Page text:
The Dearborn School District recently named four candidates to fill the position of Schools Superintendent. But in a school district where American Arabs are among the largest constituents, none of the four candidates are of Arab heritage. Michigan’s ADC Chapter protested to the district’s board president that the failure of including an Arab candidate could be viewed as discrimination. The issue has created a battle between ADC and Dearborn public schools
By Ray Hanania
(UPDATED) Most of the Michigan news media is focused on the widening political battle between Democrats and Republicans to control the Michigan State Board of Education.
Dearborn’s highly regarded School’s Superintendent, Brian Whiston, was selected by a 7 to 1 vote of the Michigan State School Board to become the state’s new school superintendent. The State School Board is overwhelming Democratic and the choice didn’t sit well with Michigan’s Republican Governor Rick Snyder or state Republican leaders.
Schools often become the patronage base for politicians as they consist of powerful unions but growing public dissatisfaction with statewide education performances. The Democrats side with the unions and teacher’s rights while Republicans side with the issue of improving student performances.
It’s a fight replicated in states across the country.
But in the shadow of Michigan’s fight, many Arabs were left puzzled by the fact that the Dearborn School District, which Whiston is leaving to take the state job, released the names of four finalists to succeed Whiston that failed to include one qualified American Arab.
Race is also a major consideration in America and always has been, but usually involves Blacks, Hispanics and Whites battling for public offices and senior level administrative jobs, again with party politics shifting with Democrats siding with Blacks and Hispanics and Republicans siding with Whites.
Dearborn is considered the capitol of the nearly 5 million Americans of Arab heritage. With a population of nearly 100,000 residents, about 41,000 Dearborn residents are of Arab heritage, but more importantly, more than 80 percent of the school district’s 19,450 students are Arab.
Yet, the school district doesn’t have an Arab school’s superintendent. It’s an issue that ADC Michigan believes is significant.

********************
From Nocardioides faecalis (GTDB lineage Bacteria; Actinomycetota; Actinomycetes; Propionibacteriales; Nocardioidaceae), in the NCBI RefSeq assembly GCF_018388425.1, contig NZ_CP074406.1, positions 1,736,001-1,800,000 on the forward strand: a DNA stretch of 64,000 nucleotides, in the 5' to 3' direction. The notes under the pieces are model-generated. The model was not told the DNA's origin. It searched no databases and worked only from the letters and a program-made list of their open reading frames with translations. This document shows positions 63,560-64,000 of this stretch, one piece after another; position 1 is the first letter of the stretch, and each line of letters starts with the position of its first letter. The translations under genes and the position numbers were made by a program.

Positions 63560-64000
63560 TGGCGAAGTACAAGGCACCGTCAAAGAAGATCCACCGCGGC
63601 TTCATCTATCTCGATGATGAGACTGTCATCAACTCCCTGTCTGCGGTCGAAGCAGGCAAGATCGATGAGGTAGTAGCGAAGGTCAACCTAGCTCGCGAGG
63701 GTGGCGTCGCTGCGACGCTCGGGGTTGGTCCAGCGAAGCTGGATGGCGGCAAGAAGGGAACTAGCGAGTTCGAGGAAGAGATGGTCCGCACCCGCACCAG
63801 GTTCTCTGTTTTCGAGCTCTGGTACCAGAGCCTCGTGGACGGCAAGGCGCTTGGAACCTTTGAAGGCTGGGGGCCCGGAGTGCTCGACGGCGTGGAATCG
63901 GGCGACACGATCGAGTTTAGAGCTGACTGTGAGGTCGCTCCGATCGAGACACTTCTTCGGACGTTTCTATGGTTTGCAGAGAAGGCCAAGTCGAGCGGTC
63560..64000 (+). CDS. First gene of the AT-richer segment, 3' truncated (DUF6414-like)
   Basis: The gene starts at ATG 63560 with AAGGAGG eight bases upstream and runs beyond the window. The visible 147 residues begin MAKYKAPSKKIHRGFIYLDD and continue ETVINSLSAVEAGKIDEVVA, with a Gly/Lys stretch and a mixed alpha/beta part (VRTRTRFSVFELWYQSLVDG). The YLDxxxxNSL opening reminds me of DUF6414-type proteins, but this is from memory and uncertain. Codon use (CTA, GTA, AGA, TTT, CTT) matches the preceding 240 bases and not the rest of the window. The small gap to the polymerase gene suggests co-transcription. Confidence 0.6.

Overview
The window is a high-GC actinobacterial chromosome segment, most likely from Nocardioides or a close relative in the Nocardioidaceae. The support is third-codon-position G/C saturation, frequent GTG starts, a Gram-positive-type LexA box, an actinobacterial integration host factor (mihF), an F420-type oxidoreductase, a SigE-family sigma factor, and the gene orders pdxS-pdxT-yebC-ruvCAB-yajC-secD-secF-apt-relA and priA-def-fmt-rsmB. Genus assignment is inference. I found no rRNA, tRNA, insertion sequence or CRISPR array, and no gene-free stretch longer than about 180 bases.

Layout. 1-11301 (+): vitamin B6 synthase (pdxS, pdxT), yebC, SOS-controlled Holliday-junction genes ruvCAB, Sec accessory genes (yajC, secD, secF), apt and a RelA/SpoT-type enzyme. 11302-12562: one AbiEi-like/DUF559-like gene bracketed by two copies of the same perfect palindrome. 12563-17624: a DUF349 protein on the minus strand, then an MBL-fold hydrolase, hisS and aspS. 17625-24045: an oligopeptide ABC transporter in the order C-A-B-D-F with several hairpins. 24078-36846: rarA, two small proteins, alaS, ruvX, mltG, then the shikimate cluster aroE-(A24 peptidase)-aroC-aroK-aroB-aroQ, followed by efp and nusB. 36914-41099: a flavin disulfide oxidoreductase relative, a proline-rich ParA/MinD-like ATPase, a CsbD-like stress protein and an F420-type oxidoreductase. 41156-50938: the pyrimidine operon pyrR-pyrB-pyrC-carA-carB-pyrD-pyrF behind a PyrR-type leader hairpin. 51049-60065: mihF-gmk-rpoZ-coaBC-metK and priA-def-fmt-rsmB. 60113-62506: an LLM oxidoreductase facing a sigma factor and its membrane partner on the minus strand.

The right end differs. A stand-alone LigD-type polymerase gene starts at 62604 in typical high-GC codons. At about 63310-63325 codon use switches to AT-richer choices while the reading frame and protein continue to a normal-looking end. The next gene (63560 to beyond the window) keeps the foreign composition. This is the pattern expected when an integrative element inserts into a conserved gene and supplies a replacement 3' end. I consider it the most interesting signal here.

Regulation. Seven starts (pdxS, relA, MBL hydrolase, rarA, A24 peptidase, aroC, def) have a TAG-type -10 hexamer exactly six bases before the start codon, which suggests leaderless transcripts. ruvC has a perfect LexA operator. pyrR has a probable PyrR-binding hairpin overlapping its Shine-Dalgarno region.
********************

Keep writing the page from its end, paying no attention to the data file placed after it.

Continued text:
So when the school board released its list of four candidates to fill the vacancy for the district’s superintendent and none of the candidates were Arab, the process raised concerns. The four initial candidates are Dr. Glenn Maleyko, executive director of human resources at Dearborn Public Schools, Dr. Gail Shenkman, associate superintendent at Dearborn Public Schools, Dr. John Van Wagoner, associate superintendent general education at Shiawassee Regional Educational Services District, and Dr. Ron Wilson, former superintendent in Cass City and Howell Public Schools.
According to media reports, the list of four was narrowed down to two finalists, Maleyko and Van Wagoner, who are both White.
ADC Michigan Chapter President and attorney Fatina Abdrabboh told Dearborn School Board President Aimee Schoelles in a letter this week that she and members of the American Arab community are disappointed by the failure of the selection process to include even one Arab American candidate.
“As you should be aware, Michigan benefits from an abundance of successful and highly qualified Arab Americans in every industry. The recent news about the Dearborn School Board’s consideration of only four candidates, none of whom are of Arab descent to the final stage of the hiring process, is highly alarming to our organization,” Abdrabboh wrote.
“It is our understanding that the Dearborn School Board has relied upon the recommendation of an outside HR firm to identify, recruit, and recommend candidates. We have serious concerns and questions regarding this firm’s effectiveness. ADC is confident that qualified and capable candidates with the same background as the majority of your student body exist. The Dearborn Board of education, through its agents and employees, has abridged its duties and responsibilities by failing to identify and promote qualified candidates who represent the student body.”